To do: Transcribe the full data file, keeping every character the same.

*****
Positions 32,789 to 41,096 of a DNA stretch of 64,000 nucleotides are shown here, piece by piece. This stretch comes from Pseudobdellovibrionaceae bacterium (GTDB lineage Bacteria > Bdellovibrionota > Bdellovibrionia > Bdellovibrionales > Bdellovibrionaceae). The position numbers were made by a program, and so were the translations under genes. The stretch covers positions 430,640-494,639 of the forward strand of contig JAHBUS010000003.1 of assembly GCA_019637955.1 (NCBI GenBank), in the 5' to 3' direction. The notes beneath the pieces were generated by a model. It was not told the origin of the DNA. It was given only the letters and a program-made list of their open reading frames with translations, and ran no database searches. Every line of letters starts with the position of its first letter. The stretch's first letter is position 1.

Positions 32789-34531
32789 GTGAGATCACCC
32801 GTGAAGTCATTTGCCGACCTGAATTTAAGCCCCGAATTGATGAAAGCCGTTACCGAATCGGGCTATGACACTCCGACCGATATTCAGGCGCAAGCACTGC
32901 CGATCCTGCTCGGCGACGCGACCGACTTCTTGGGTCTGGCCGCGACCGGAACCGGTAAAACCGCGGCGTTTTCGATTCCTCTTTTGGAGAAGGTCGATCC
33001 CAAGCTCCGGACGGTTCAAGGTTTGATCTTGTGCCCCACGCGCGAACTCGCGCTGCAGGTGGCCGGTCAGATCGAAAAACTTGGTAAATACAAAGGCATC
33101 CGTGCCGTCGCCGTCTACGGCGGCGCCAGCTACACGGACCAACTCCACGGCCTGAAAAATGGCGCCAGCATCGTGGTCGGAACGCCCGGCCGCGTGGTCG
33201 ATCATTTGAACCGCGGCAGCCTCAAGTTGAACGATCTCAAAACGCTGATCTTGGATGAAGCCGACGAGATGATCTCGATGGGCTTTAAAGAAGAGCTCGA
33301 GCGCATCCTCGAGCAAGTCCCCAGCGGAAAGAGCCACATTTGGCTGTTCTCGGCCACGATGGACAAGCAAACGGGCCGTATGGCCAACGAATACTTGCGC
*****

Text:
Positions 32,789 to 41,096 of a DNA stretch of 64,000 nucleotides are shown here, piece by piece. This stretch comes from Pseudobdellovibrionaceae bacterium (GTDB lineage Bacteria > Bdellovibrionota > Bdellovibrionia > Bdellovibrionales > Bdellovibrionaceae). The position numbers were made by a program, and so were the translations under genes. The stretch covers positions 430,640-494,639 of the forward strand of contig JAHBUS010000003.1 of assembly GCA_019637955.1 (NCBI GenBank), in the 5' to 3' direction. The notes beneath the pieces were generated by a model. It was not told the origin of the DNA. It was given only the letters and a program-made list of their open reading frames with translations, and ran no database searches. Every line of letters starts with the position of its first letter. The stretch's first letter is position 1.

Positions 32789-34531
32789 GTGAGATCACCC
32801 GTGAAGTCATTTGCCGACCTGAATTTAAGCCCCGAATTGATGAAAGCCGTTACCGAATCGGGCTATGACACTCCGACCGATATTCAGGCGCAAGCACTGC
32901 CGATCCTGCTCGGCGACGCGACCGACTTCTTGGGTCTGGCCGCGACCGGAACCGGTAAAACCGCGGCGTTTTCGATTCCTCTTTTGGAGAAGGTCGATCC
33001 CAAGCTCCGGACGGTTCAAGGTTTGATCTTGTGCCCCACGCGCGAACTCGCGCTGCAGGTGGCCGGTCAGATCGAAAAACTTGGTAAATACAAAGGCATC
33101 CGTGCCGTCGCCGTCTACGGCGGCGCCAGCTACACGGACCAACTCCACGGCCTGAAAAATGGCGCCAGCATCGTGGTCGGAACGCCCGGCCGCGTGGTCG
33201 ATCATTTGAACCGCGGCAGCCTCAAGTTGAACGATCTCAAAACGCTGATCTTGGATGAAGCCGACGAGATGATCTCGATGGGCTTTAAAGAAGAGCTCGA
33301 GCGCATCCTCGAGCAAGTCCCCAGCGGAAAGAGCCACATTTGGCTGTTCTCGGCCACGATGGACAAGCAAACGGGCCGTATGGCCAACGAATACTTGCGC